Gordon G. Strickland was killed in a highway accident which occurred while returning from a trip for his employer, defendant Carolina Classics Catfish, Inc. (hereinafter Catfish, Inc.). On 12 June 1990, Strickland began work at 8:00 a.m., drove over 200 miles to make a delivery of catfish fingerlings, and then began his return trip. He was driving a company truck with three storage tanks mounted on the truck bed. After the delivery, two tanks were empty and one contained dead catfish and water. At approximately 1:20 a.m. on 13 June 1990, as he was driving north along Highway 903, Strickland lost control of the truck in a sharp curve and was killed when his truck overturned. The regular speed limit on the road was 55 miles per hour but 35 miles per hour at the curve. It is undisputed that Strickland was driving about 50 miles per hour in the curve and about 40 miles per hour when the truck crashed, that he had a blood alcohol concentration of 100 milligrams percent (equivalent to .10 on a breathalyzer scale), that he was not wearing a seat belt at the time of the accident, and that Workers’ Compensation applies. The evidence also tended to show that Strickland was thrown about in the truck and received fatal head injuries.
*99Strickland’s parents, Jennie Lou Strickland and Jerry Strickland, gave notice of Strickland’s death and their request for compensation to defendant Catfish, Inc. pursuant to N.C.G.S. § 97-22. The parties failed to reach an agreement, and claimants requested a hearing pursuant to N.C.G.S. § 97-83. Defendants contend that the claim is precluded by N.C.G.S. § 97-12, which bars workers’ compensation when intoxication proximately causes the injury or death of the worker. Deputy Commissioner John Charles Rush heard evidence on whether Strickland was intoxicated and what factors caused the accident.
The key evidence presented on whether intoxication proximately caused Strickland’s death was as follows: ■
Trooper Jerry Mumford, who arrived at the accident scene shortly after the accident, testified that there was a very slight odor of alcohol about the cab of the truck. On his accident report, he listed alcohol as a “contributing circumstance” and indicated that Strickland had been drinking but that he was unable to determine impairment. He stated that some persons are more tolerant of alcohol than others so that impairment must be determined based on a variety of factors and observations. He also testified that other factors such as speed, fatigue, and weight shift contributed to the accident.
Deputy Sheriff Thomas Wilson who lived near the curve testified that the curve was “treacherous” and would be “more severe” for a large vehicle like a truck. He also testified that he was aware of about seven or eight accidents having occurred at that curve.
Dr. Page Hudson, a forensic pathologist, testified that he thought Strickland was impaired because, in his view, anyone with a blood alcohol concentration of 100 milligrams percent was impaired. He noted that the condition of Strickland’s liver indicated previous heavy use of alcohol. He further testified that alcohol was a contributing cause but that he could not say it was the sole cause, that speed was “a huge factor”, and that speed, fatigue, weight shift, and alcohol all were probably factors causing the accident. On cross-examination, he conceded that the accident “could reasonably have happened without any one of’ the factors of alcohol, speed, fatigue, lack of familiarity with the road, time of day, or the presence of liquids in the truck and that “any one of them [the factors], as far as I’m concerned, could have been dropped out and it [the accident] still could have happened.”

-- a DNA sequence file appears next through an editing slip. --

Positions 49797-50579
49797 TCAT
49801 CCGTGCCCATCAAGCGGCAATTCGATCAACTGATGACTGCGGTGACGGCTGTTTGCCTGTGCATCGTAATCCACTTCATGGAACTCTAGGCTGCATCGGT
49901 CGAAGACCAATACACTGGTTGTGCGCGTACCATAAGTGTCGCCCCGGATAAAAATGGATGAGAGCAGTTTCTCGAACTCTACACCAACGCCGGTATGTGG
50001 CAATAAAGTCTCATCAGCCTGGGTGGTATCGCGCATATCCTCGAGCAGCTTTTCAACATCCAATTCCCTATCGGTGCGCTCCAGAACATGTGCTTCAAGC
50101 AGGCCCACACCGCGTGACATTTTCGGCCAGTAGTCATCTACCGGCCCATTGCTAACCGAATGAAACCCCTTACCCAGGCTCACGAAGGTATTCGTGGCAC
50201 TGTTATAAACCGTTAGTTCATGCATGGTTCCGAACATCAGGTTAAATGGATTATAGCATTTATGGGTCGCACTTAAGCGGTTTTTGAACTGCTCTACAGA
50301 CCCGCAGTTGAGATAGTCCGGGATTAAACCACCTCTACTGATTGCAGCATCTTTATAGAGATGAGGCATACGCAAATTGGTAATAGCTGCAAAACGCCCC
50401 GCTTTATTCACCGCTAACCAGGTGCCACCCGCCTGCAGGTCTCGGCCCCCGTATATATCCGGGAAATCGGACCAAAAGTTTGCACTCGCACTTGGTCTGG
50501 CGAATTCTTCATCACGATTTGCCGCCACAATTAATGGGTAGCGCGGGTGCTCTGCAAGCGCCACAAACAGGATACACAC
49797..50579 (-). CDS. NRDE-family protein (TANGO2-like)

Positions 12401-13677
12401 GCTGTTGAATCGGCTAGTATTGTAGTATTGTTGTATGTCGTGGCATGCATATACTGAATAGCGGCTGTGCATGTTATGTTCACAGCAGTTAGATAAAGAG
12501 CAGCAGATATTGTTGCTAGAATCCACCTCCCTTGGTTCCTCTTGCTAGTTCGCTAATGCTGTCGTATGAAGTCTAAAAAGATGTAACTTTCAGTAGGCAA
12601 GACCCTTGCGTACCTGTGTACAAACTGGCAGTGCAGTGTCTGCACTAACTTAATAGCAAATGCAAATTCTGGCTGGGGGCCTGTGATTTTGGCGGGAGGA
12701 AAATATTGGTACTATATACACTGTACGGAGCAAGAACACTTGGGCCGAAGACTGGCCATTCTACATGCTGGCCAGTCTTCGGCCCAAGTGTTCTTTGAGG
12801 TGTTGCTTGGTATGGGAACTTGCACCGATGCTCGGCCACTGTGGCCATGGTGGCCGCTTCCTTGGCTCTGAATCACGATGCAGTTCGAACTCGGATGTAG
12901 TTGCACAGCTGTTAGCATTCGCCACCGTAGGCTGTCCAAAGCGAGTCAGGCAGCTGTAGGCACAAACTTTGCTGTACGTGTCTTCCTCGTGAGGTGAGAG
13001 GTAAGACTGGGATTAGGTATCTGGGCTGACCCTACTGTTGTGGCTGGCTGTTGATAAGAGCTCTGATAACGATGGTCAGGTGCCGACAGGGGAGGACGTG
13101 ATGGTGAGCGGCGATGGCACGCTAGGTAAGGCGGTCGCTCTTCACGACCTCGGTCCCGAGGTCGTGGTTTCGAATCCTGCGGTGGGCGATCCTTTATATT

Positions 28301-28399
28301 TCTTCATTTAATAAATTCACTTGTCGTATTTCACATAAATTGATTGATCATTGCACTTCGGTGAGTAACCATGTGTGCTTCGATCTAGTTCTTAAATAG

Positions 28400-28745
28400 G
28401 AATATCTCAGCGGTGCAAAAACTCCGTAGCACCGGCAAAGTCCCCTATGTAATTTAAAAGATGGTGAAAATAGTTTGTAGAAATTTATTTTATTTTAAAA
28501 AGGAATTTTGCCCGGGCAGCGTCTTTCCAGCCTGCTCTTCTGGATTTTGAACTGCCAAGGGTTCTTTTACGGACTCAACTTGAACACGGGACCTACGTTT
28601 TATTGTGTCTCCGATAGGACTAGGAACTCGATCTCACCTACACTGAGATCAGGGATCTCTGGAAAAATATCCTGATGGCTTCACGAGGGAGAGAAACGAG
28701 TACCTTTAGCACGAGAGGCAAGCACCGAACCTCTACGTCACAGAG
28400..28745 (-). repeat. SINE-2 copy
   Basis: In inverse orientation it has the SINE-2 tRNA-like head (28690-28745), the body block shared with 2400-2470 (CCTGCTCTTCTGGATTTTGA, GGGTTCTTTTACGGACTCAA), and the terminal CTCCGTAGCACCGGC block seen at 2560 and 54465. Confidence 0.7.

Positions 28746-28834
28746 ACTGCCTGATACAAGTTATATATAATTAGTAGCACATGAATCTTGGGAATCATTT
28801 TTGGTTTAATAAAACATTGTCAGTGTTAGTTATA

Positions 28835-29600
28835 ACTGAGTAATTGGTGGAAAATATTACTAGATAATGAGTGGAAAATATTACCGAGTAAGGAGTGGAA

*100Charles Manning, Jr., an accident reconstructionist called by defendants, testified that weight shift did not contribute to the accident, that speed was “the major contributing factor” causing the accident and that alcohol was a second factor. He also conceded that it was “possible” that the accident could have happened without alcohol consumption.
Barry Mitchell Hamill, an accident reconstructionist called by plaintiffs, testified that the curve was difficult and that weight shift and fatigue contributed to the accident. In describing the effect of weight shift, he testified that Strickland had control of the truck up until a certain point when the weight shifted and once that point was reached Strickland was “at a point of no return” and there was “nothing more” that could be done to control the vehicle at that point. He also testified that the baffles in the tanks were not designed to prevent water from shifting from side to side and that this design contributed to the weight shift causing the truck to turn over. As to the impact of alcohol use, he testified that he had “no way of knowing” whether alcohol use contributed to the accident because he could not know, absent further information and observations, what Strickland’s alcohol tolerance was.
Strickland’s sister, Sonya Pickier, testified that her brother was not a heavy drinker. She also testified that the truck was difficult to handle, her brother was uncomfortable driving it, and that the seat belt was not working two weeks prior to the accident. She further testified that her brother was more accustomed to driving a car, rather than the truck, around the curve.
Deputy Commissioner Rush awarded compensation to claimants after making the following findings of fact and conclusions of law, inter alia, on the issue of whether intoxication caused the accident:
FINDINGS OF FACT:
5. At about 1:20 a. m. on June 13, 1990, the deceased was travel-ling north on Highway 903 .... A 35-mile per hour speed sign was located south of the Bridge for northbound traffic .... The deceased continued on the highway and into the sharp curve. He was about two-thirds of the way through the curve when the truck started skidding sideways to the right. The truck skidded onto the right grassy shoulder of the highway where it continued to skid and then turned over landing in an upside down position *101.... The deceased was thrown about in the cab of the truck and sustained severe head injuries causing his instant death.
6. . . . The deceased was travelling about 50 miles per hour around the curve and about 40 miles per hour when the truck impacted.